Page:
2015 was a promising year for UK businesses. The British economy showed signs of improvement, with GDP improving at a steady pace that looks likely to continue into 2016. Companies increasingly embraced the opportunities presented by digital technology, and the impact of this technology was visible across all business aspects from the way in which employees work, to how customers interacted with businesses and their customers’ growing expectations.
But, what’s next? With so many changes on the horizon, 2016 is poised to be an interesting year for UK plc.
Here are my top five predictions for business in 2016.
A scalable, global business – whatever the size
In 2016, ‘Brand Britain’ will go global as UK businesses (particularly smaller businesses) connect to new markets and build a national and international presence. Businesses will increasingly look to expand their business operations, find export opportunities and acquire new talent to support an extended geographical reach.
All businesses, even smaller ones, now need to think and operate nationally, if not globally, to continue to grow and compete with their larger competitors. In 2016, the challenge for businesses will be how they can quickly connect people and information in diverse locations in order to facilitate rapid expansion and create a ‘local’ presence without significant investment. Next year we’ll see further adoption of cloud and collaboration technology, as well as more businesses joining up their online, landline and mobile communications systems as a cost effective and efficient means of communicating across borders.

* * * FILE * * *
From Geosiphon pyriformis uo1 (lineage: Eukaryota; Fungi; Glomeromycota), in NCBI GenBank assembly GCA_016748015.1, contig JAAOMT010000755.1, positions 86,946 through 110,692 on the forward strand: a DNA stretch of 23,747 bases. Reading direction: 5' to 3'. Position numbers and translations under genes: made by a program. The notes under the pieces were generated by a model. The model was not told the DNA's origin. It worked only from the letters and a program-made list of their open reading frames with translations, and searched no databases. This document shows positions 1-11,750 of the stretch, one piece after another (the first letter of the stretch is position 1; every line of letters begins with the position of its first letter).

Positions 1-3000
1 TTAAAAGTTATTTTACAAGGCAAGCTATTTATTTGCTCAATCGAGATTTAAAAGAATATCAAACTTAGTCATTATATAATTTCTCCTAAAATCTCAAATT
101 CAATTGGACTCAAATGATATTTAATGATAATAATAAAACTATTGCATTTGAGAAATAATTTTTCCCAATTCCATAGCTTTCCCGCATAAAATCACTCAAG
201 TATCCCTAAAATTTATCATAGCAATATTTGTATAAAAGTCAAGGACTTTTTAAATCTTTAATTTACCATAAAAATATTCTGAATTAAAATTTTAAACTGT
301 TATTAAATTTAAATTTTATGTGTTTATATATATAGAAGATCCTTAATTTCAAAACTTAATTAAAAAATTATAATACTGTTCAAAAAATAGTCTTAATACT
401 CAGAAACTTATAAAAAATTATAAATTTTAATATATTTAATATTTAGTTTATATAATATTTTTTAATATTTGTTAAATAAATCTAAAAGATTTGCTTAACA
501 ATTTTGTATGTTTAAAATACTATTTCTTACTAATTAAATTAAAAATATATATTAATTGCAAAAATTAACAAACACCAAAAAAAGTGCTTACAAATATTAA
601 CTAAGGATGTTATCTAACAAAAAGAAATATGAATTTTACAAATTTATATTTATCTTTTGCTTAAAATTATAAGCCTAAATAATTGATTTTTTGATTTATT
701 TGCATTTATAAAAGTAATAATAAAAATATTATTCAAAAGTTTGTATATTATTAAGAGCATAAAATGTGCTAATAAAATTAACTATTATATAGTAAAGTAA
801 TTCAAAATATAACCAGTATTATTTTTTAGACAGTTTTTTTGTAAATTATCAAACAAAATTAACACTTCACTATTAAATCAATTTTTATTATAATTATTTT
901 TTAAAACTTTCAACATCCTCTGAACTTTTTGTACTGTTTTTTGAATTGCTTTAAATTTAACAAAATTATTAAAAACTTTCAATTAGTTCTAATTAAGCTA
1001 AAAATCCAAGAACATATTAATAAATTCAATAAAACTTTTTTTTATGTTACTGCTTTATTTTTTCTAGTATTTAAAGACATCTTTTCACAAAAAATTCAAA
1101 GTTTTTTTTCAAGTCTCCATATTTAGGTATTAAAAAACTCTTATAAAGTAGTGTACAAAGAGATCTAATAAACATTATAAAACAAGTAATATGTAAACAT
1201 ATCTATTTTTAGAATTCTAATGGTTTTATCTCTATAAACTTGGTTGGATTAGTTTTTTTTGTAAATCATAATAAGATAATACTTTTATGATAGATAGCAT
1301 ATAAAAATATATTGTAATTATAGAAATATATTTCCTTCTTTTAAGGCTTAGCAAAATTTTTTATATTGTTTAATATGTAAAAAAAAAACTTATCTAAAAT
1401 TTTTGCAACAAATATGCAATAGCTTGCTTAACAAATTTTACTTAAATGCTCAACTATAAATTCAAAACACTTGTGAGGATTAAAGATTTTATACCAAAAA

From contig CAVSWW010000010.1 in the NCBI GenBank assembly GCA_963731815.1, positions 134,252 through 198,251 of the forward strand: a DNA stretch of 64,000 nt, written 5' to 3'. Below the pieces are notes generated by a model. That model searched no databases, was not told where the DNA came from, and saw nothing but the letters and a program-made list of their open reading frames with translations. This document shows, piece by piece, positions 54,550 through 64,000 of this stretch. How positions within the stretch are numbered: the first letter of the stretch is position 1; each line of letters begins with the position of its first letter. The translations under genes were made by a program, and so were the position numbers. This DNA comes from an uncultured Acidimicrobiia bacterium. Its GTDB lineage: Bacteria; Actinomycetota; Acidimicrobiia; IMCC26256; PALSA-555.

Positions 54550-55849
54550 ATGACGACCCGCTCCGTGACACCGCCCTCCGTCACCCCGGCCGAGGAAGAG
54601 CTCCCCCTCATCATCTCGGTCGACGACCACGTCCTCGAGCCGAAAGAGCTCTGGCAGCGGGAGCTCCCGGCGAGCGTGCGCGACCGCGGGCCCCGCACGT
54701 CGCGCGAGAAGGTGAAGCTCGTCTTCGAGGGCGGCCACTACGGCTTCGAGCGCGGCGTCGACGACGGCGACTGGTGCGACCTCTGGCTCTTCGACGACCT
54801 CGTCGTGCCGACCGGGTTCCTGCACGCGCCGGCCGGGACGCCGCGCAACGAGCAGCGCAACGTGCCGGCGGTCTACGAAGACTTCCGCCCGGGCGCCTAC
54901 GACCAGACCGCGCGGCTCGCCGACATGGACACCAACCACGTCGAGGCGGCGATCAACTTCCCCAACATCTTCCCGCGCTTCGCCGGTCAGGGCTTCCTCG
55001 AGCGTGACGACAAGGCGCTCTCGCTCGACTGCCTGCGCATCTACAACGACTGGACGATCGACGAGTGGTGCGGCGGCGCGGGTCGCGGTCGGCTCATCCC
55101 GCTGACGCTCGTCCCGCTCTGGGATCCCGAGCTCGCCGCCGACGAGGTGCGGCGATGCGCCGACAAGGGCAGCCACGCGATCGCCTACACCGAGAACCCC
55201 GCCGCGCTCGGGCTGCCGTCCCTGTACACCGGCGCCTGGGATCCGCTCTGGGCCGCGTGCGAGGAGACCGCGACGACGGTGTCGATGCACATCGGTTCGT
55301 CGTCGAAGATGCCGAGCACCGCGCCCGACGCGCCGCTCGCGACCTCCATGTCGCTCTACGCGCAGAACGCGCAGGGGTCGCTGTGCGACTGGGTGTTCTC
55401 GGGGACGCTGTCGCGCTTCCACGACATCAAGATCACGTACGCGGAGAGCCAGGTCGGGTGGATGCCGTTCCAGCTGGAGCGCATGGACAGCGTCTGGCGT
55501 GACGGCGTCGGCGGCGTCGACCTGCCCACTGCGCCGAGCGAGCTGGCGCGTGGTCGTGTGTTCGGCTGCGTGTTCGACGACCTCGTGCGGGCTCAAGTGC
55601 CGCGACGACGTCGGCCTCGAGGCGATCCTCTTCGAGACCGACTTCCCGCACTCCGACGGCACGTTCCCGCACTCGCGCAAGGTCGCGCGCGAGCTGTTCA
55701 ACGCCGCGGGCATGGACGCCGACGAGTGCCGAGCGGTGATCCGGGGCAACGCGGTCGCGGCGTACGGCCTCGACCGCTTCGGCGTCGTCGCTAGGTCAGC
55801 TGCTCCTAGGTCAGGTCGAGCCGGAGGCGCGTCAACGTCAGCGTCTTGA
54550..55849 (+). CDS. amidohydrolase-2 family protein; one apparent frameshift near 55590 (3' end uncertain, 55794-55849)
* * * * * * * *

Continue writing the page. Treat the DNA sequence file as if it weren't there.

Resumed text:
Attracting and retaining the right people with the right skills to support this expansion will be vital. Increasingly, businesses can find and take on people with specific expertise without being constrained by having space in their office to accommodate more people, or by the candidate’s location and proximity to the office itself. Through flexible working and making best use of technology, a business can now recruit from anywhere and keep their workforce connected and collaborating effectively with colleagues and customers, regardless of location.
Key to the success of this global approach is the need to have the technology and communication tools in place to facilitate it, so we’ll see adoption of these tools continue to grow.
According to research conducted in 2015 by The Open University Business School, small businesses are using mobile and web-based services more and more, for tasks such as managing their finances, to offering their employees a remote working function. The research also found that more than 21% of respondents are now using ‘cloud-based’ providers to run their back office services, compared with two years ago when just 8% of respondents reported using them.